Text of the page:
Winner of the Ned Kelly Award for Crime Fiction (Australia)
Joe Cashin was different once. He moved easily then. He was surer and less thoughtful. But there are consequences when you’ve come so close to dying. For Cashin, they included a posting away from the world of Homicide to the quiet place on the coast where he grew up. Now all he has to do is play the country cop and walk the dogs. And sometimes think about how he was before.
Then prominent local Charles Bourgoyne is beaten and left for dead. Everything seems to point to three boys from the nearby Aboriginal community; everyone seems to want it to. But Cashin is unconvinced. And as tragedy unfolds relentlessly into tragedy, he finds himself holding onto something that might be better let go.
What do you do if you want to turn the latest book by a writer who's won five Ned Kelly Awards (Australia's equivalent to the Edgar Awards) into an equally impressive audio version? Blackstone had the perfect solution: get a reader like Hosking, who can do all the voices, from big-city cop Joe Cashin, young and old aborigine men and women, and truly frightening racist cops who will do anything to bury their deadly secrets. Hosking's characters are instantly and subtly rendered, springing to life quickly in listeners' minds. And his reading of Temple's descriptions of the Australian countryside, ranging from lush to rough, is a virtual audio trip to the source. This talented team catches the excitement and the beauty of a unique land. A simultaneous release with the FSG hardcover. (July)Copyright 2007 Reed Business Information
Detective Joe Cashin had hoped for a little peace when he accepted a posting in his quiet South Australia hometown. But no such luck; he's in the midst of a murder investigation, with three aboriginal boys as the main suspects. Reading group guide. Copyright 2007 Reed Business Information.
An Australian cop sent to the hinterlands after narrowly escaping death finds that life in the slow lane is just as nasty. Someone's bashed in the silvered head of Charles Bourgoyne, industrialist and philanthropist, and left him for dead. The evidence of Bourgoyne's pricey missing watch points to three aboriginal boys who tried to pawn a similar watch. But when Detective Sergeant Joe Cashin, head of Port Monro station, tries to bring them in, the pinch goes horribly wrong. Suddenly Cashin, a homicide cop whose partner was killed by a murderous drug dealer aiming for Cashin as well, is treading on eggshells. His old schoolmate Bobby Walshe, a political activist leading a radical new party, serves notice that he intends to make hay of the debacle. Helen Castleman, another old schoolmate who's now an attorney defending one of the accused, rails against him and then, adding insult to injury, buys the place next door and starts a quarrel over the boundary between them. With every inducement to declare the case closed, Cashin finds himself reopening it instead. What he learns about Bourgoyne and a trail of other victims is devastating. Temple (Identity Theory, 2004, etc.) drops disclosure after grim disclosure into his tale as discreetly as if he were trying to keep each revelation secret, and the behavior of several suspects defies belief. The densely layered narrative is less a whodunit than a superior mood piece and psychological portrait.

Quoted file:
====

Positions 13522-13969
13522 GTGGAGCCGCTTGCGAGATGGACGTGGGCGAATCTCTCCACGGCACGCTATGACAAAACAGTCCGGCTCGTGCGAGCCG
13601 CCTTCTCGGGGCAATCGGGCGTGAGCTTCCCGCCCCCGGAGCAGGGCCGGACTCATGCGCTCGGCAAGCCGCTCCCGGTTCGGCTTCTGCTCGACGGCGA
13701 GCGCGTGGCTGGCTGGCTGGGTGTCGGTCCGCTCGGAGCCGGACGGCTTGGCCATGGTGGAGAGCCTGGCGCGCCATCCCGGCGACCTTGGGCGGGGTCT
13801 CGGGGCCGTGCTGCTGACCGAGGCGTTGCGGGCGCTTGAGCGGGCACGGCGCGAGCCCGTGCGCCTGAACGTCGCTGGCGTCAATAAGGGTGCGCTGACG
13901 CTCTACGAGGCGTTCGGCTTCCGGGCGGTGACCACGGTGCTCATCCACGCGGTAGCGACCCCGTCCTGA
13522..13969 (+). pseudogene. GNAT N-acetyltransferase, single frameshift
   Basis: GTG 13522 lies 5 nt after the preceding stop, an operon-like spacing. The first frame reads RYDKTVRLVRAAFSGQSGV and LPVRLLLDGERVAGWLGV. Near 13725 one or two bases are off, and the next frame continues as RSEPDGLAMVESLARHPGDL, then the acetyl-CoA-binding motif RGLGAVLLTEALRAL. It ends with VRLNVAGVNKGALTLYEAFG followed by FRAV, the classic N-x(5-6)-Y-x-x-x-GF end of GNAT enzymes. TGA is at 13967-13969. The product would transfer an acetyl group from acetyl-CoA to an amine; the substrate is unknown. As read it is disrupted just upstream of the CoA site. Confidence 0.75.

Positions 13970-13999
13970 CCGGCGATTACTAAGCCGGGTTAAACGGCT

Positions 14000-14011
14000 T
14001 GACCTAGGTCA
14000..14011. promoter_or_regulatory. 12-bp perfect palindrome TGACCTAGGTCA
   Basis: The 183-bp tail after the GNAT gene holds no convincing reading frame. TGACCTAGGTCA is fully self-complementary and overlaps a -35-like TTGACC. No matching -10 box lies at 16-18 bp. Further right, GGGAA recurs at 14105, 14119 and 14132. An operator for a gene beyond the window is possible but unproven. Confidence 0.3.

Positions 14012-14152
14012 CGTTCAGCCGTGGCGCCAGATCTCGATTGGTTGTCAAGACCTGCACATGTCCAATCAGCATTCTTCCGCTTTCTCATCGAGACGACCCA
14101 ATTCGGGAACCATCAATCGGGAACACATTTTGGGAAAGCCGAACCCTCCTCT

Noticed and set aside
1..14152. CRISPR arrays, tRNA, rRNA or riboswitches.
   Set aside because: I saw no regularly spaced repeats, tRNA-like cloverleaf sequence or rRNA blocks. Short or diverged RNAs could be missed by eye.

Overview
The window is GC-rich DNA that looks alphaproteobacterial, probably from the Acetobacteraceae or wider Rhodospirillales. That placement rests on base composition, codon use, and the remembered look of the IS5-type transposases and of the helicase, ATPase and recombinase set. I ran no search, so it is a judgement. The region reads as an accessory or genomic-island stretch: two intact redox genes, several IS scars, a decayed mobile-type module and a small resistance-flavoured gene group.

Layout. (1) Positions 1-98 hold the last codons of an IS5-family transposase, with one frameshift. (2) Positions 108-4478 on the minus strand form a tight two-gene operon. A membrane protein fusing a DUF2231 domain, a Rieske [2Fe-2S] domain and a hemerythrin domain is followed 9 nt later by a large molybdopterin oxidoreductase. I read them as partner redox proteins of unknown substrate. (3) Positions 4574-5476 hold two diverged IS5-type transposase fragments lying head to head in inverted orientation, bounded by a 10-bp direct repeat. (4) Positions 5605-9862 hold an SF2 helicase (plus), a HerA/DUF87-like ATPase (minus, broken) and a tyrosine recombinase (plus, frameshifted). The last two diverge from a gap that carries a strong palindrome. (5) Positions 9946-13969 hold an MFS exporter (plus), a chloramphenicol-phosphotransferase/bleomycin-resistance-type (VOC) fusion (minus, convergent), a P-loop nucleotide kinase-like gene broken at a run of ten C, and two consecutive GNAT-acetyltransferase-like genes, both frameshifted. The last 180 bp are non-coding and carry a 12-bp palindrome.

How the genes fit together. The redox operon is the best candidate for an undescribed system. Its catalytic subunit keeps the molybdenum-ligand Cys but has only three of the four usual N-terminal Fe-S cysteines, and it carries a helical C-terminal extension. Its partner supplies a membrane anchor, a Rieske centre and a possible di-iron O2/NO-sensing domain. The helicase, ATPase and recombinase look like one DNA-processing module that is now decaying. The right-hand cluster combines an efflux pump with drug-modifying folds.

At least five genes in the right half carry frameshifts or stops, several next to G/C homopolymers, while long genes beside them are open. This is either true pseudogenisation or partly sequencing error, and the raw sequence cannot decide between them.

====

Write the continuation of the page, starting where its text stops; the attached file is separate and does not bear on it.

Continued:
From the Publisher
“Flinty, funny, subtle, and smart . . .Temple ranks among [the crime genre's] very best practitioners.” Entertainment Weekly
“Having read the new novels of Michael Connelly and Martin Cruz Smith, I have to say that Temple belongs in their company. . . . Murder, rape, suicide, child abuse, police brutality, shootouts--but always in the context of gorgeous writing . . . Throughout, Temple finds time to please us with flashes of writing that range from poetic to brutal.” The Washington Post
“A grim, brutally involving crime novel [from] a master of the genre . . . Temple develops a complex tale threaded with the racism and corruption so embedded in Australia's ways and means that the scene is as vivid as the crime. . . . A compulsive read . . . It's one of those books you can't wait to finish and then can only regret that it's ended.” Daily News (New York)
“The extra emphasis on character, as well as subtle commentary on race and class divides, add many welcome layers to Temple's already-outstanding acuity for plotting and pace and his almost musical ear for dialogue.” The Baltimore Sun
“A mature and measured account of the kind of crimes committed in the dead quiet of rural Australia . . . Temple offers some provocative and painful views of Australia's inner landscape.” The New York Times Book Review
“This deeply intelligent thriller starts slowly, builds inexorably, and ends unforgettably.” Booklist (starred review)
“[Temple] writes so beautifully.” Salon.com
“One of the year's best mysteries . . . Drop everything and read this book.” Rocky Mountain News
Read an Excerpt
CASHIN WALKED around the hill, into the wind from the sea. It was cold, late autumn, last glowing leaves clinging to the liquidambars and maples his great-grandfather’s brother had planted, their surrender close. He loved this time, the morning stillness, loved it more than spring.